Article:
Author: Edited By: Candace Summers, 2007
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Edwin Wells Bakewell was born in Wellsburg, Brooke County, Virginia (today located in West Virginia) on July 20, 1812. He was one of six children born to Samuel and Ann Maria (Bean) Bakewell. On March 17, 1836 he married Julia Ann Parshall in Royal Oak, Oakland County, Michigan. Julia was born on October 25, 1814 in Palmyra, Orange County, New York. She was one of thirteen children born to John and Persis (Hopkins) Parshall. Edwin and his family moved to the town of Normal, (formerly known as North Bloomington) in 1845 where he purchased 360 acres of land.
Edwin and Julia were the parents of six children, three boys and three girls. One of their sons, Albert Melvin, was the victim of a tragic accident in 1881. He was working in Sibley, Illinois as a teamster and one afternoon while driving his team of horses across the railroad tracks was hit by a train traveling at twenty to thirty miles per hour. His body was thrown a long distance and his head hit a piece of equipment causing instant death. The accident was attributed to train cars being parked on the track obscuring vision and the fact that he was “very deaf” according to newspaper accounts. In his youth, Albert was known for being one of the “crack base ball players” in town.
The incident Edwin would become well known for dealt with the creation of Illinois State Normal University, founded in 1857. The creation of a new school was not an easy task. Other communities were in the hunt and Normal’s proponents had to make sure that prominent citizens were involved in order to make this a success. Many locals made cash subscriptions, most commonly in amounts between twenty-five and two hundred dollars, often to be paid over a two or three year period. As an indication of Bakewell’s status at this time, he donated forty acres of land, the same as Judge David Davis, for the founding of the “Normal” school. This contribution was valued at about $8000 though some felt that this number was somewhat inflated. It was Edwin’s intention that the donated forty acres would benefit the agricultural department, a point that would become part of a great dispute in later years. Edwin was also an entrepreneur who believed that he could make good money by selling off some of his remaining 320 acres as lots for houses that would inevitably be built around the school
For many years this land was used essentially for nursery purposes. It was rented by Mr. Henry Augustine who used the acreage for the propagation of fruit trees. In 1873 an economic panic spread across the United States. This was largely brought on by the failure of a large financial institution in Philadelphia which was overextended in the railroad industry. Before the panic ended in 1877 one out of four railroads in the country went bankrupt, 18,000 businesses failed, and unemployment reached 14% in 1876. Edwin Bakewell was one of those severely impacted by the economic times. In 1875, nearly two decades after donating it to ISNU, Bakewell wanted his forty acres back. This was the beginning of a court fight that lasted a quarter century until his death and would involve the state courts and the Supreme Court of the United States.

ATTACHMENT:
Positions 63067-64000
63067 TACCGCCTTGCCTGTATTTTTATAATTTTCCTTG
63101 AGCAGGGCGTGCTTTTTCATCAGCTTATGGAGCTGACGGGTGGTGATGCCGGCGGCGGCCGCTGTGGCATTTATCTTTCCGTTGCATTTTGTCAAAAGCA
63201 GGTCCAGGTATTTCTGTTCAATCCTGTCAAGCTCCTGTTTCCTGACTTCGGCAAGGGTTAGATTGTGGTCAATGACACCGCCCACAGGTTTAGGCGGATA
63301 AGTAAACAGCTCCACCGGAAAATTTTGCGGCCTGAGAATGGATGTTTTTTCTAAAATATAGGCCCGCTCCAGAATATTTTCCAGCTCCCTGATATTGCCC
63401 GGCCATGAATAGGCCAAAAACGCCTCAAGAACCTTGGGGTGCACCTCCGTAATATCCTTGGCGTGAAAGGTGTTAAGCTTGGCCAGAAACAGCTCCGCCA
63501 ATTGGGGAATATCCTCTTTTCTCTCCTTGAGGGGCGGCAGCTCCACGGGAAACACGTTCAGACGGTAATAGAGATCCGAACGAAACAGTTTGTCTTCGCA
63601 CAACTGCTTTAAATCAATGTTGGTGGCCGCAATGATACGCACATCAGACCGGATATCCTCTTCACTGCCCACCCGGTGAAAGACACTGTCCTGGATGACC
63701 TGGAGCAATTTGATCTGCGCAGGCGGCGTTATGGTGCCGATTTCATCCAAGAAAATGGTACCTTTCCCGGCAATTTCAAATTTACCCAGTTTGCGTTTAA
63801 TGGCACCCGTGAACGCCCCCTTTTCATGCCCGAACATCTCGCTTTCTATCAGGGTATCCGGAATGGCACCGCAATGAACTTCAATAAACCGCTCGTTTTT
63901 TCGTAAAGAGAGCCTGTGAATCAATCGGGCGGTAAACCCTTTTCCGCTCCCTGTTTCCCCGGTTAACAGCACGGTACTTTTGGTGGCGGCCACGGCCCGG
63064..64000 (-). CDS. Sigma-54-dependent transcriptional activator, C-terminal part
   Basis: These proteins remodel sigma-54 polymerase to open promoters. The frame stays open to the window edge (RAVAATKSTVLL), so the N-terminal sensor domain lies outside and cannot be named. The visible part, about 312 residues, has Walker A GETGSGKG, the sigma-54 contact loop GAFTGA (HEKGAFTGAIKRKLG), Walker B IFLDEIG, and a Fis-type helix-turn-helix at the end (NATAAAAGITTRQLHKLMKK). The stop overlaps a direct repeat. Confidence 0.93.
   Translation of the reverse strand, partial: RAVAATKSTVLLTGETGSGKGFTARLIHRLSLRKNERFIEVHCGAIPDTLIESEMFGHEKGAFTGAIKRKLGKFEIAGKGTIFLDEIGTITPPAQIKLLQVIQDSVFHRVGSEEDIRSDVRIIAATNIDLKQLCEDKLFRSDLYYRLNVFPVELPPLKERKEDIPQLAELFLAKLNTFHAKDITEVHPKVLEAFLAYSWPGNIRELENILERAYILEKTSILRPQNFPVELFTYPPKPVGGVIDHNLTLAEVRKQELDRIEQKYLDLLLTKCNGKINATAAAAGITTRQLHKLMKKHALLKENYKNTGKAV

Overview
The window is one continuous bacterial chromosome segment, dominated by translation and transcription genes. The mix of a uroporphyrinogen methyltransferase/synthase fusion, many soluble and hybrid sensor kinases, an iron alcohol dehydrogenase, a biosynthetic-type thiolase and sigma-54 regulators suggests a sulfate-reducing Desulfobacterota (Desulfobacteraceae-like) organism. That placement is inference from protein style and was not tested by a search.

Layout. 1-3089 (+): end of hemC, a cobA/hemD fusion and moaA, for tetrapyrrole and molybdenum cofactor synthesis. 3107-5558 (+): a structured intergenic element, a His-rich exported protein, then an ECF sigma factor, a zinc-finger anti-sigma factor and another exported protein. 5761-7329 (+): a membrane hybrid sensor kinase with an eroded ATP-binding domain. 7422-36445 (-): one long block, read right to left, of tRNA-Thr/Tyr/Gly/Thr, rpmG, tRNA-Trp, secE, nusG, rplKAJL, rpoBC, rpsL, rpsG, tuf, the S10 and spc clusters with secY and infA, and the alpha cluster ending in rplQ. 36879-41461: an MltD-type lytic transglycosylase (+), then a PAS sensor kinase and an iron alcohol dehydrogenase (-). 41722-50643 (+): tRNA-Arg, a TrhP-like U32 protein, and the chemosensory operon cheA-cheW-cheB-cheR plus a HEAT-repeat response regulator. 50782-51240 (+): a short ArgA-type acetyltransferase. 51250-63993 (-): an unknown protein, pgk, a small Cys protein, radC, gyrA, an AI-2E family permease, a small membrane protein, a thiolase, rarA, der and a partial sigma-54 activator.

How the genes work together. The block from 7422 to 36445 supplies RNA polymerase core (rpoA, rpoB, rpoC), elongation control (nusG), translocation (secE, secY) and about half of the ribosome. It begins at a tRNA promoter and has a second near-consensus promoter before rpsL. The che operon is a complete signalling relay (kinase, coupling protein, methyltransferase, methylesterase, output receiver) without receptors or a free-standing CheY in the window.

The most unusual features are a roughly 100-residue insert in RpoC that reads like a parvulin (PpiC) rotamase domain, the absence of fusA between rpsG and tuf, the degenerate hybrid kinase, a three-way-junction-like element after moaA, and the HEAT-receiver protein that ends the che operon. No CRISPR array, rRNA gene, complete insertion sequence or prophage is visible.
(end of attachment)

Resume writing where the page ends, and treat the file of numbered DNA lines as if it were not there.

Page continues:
Bakewell, like many of those early contributors, had attached some conditions to his donation. Bakewell’s claim was that the land was donated for the purpose of experimentation in agricultural chemistry and that any proceeds from the land would be used to fund a chair of agriculture.
Bakewell claimed that he had signed a subscription paper in regard to donating those 40 acres of land for the teaching of experimental agricultural chemistry. However, the bond of deed which Abraham Lincoln had drawn up and Bakewell had signed did not document this stipulation. The bond of deed only stated that the “institution should be located at or near its present site.” Regardless of the documentation, Bakewell used this argument of ISNU not living up to the agreement to try to regain the property and not only used the courts but the legislature as well. In 1885 a joint resolution was passed that would have allowed the state board of education to deed the land back to Bakewell but they refused and the case headed to the courts. Twenty five years of legal fighting involved many of the well known lawyers of Bloomington. At times in this battle ISNU feared loss of state funding. School officials were also constantly on the lookout for riders attached to bills that would have returned the land to Bakewell. Officials of the school used all their political clout to ward off these threats.
Toward the end of his life, Bakewell, by contemporary accounts, was completely obsessed with this battle and it became the sole focus of his life. He talked, wrote, and thought about regaining “his” forty acres almost constantly. Yet, he would go to his grave with this hope unrealized. Edwin died on July 18, 1901 at the home of one of his daughters in Carbondale, Illinois and was then buried at Evergreen Memorial Cemetery in Bloomington, Illinois. His wife Julia followed him in death on January 2, 1908. She is also buried at Evergreen Memorial Cemetery.
Today, this forty acre plot provides space for University High School, tennis courts, the ISU baseball field, soccer field, a water tower and the Hudelson Building. The Ropp agricultural building appears to be just outside the old Bakewell property. Thousands of people pass this area everyday, unaware of the epic struggle over its ownership.